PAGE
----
Shannon wrote the book after her pre-school daughter encountered sexism and gender bias when she was asked what she wanted to be when she grew up answered âa doctor.â The man who had asked the question replied âYou let the boys be the doctors…Girls donât have the stomach to deal with blood.â This was just one of a few examples that her daughter had experienced.
The new edition has been updated and expanded with the help of the authorâs daughter, Madeline, who is now in college. The original book was designed for mothers of young daughters, but the newer version is geared toward girls entering adolescence. Sheâs also made the book more multicultural and global to focus on achievements of women worldwide, since the first book focused on women in Western countries. Her hope is that the book will reach an international audience of girls in whose countries gender bias is even worse than in the United States.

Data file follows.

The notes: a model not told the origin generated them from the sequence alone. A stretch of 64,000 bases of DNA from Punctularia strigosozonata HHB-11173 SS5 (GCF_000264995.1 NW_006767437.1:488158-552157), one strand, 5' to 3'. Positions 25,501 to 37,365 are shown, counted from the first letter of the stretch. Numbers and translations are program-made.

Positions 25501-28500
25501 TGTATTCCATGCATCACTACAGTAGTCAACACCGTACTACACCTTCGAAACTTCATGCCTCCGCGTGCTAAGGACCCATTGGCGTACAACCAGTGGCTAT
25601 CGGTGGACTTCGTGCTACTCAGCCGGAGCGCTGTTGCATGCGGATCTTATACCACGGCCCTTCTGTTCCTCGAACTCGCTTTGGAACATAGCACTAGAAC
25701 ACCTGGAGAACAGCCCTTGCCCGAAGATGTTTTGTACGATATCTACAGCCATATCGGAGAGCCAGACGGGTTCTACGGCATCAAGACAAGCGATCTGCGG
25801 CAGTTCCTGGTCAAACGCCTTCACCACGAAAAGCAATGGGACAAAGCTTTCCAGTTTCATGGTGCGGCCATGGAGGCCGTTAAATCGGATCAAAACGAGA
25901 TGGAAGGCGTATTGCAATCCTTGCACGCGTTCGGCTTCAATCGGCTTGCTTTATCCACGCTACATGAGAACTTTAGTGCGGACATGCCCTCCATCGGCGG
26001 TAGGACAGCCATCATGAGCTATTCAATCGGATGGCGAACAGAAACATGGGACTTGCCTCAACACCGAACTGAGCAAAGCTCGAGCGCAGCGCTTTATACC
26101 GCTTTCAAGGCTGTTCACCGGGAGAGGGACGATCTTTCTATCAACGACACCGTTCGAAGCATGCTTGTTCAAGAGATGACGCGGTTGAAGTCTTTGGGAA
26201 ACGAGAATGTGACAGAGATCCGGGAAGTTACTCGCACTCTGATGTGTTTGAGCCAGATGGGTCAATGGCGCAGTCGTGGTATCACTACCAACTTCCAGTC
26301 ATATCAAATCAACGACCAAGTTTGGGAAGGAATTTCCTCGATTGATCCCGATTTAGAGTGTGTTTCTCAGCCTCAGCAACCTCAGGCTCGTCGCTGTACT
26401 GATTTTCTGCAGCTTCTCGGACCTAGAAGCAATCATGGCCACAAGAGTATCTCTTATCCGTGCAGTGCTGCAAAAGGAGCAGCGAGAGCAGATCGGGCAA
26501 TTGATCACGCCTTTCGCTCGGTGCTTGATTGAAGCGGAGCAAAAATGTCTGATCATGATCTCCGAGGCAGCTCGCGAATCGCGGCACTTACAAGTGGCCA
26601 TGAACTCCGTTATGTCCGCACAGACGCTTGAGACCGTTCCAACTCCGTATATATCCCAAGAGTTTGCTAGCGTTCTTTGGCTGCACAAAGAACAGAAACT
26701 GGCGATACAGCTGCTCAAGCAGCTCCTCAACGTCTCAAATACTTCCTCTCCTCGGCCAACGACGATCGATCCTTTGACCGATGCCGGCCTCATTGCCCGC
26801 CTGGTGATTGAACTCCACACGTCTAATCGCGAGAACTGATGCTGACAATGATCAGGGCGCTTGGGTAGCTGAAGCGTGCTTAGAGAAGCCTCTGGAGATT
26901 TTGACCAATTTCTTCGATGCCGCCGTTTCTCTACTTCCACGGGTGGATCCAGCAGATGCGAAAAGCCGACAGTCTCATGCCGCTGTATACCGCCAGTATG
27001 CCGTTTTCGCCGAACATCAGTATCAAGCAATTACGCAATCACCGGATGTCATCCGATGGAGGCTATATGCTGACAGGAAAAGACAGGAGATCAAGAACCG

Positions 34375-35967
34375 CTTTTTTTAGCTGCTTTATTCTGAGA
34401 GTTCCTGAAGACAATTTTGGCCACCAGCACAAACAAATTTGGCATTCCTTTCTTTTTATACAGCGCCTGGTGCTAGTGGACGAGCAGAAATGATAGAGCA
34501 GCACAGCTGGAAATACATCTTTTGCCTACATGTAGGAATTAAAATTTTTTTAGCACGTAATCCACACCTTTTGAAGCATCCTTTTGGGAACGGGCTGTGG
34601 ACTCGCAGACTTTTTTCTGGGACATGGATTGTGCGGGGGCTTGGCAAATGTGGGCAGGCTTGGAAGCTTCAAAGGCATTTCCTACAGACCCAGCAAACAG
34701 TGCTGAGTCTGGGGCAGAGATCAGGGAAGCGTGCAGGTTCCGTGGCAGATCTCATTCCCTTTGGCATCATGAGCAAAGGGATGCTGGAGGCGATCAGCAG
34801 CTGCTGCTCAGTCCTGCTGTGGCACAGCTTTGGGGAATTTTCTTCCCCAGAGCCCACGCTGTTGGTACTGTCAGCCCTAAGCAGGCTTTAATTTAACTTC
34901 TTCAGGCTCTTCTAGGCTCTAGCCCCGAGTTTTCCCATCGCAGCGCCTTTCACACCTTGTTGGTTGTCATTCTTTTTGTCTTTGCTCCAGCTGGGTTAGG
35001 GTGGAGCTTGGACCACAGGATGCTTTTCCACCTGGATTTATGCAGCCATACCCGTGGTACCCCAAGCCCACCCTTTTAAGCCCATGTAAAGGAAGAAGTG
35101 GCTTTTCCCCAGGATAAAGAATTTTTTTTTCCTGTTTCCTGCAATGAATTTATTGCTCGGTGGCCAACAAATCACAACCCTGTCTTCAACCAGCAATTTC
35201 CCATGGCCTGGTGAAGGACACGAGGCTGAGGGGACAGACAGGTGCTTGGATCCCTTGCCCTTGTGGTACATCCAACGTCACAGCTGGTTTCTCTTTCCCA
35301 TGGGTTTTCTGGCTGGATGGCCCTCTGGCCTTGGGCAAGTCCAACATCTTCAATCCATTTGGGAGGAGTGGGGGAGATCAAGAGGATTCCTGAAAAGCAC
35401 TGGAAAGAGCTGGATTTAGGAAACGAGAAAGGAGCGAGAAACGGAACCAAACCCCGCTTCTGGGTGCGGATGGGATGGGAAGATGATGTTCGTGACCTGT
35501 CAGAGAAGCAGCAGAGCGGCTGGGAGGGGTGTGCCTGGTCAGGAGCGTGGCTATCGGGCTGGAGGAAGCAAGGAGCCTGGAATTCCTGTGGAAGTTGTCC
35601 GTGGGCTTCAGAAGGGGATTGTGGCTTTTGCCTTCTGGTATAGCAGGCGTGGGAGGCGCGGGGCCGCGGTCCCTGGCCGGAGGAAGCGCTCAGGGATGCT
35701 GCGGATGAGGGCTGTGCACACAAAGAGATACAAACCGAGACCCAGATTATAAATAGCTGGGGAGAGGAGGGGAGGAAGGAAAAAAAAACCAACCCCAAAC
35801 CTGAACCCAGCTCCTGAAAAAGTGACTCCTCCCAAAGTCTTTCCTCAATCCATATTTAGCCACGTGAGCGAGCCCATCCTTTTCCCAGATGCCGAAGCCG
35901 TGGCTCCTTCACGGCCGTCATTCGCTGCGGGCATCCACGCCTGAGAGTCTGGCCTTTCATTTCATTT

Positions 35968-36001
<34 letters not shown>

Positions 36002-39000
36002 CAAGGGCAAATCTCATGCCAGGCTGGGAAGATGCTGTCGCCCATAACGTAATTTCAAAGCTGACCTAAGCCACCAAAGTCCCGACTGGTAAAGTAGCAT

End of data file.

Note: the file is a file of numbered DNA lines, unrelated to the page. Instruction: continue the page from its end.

From the publisherâs website:
After all, what girl wouldn’t feel great about herself knowing that:
â¢ girls hear better than boys
â¢ girls drive better than boys
â¢ girls’ bodies are stronger than boys’ in every way, except for muscles
â¢ girls are less susceptible to major diseases
â¢ and, according to many anthropologists and archaeologists, girls actually “civilized” humankind!
My favorite one of the above is that girls drive better than boys. My dad and uncle have made mean remarks about âwomen driversâ for years, but they were wrong!
Iâll be heading to my local bookstore next week to pick up a copy, and will hold onto it until my daughter is old enough to read it for herself. Though she is still young, I hope to instill a sense of pride in her that being female is a wonderful thing, and I hope she never feels like the âweaker sexâ or inferior to boys.
– Michelle Schafer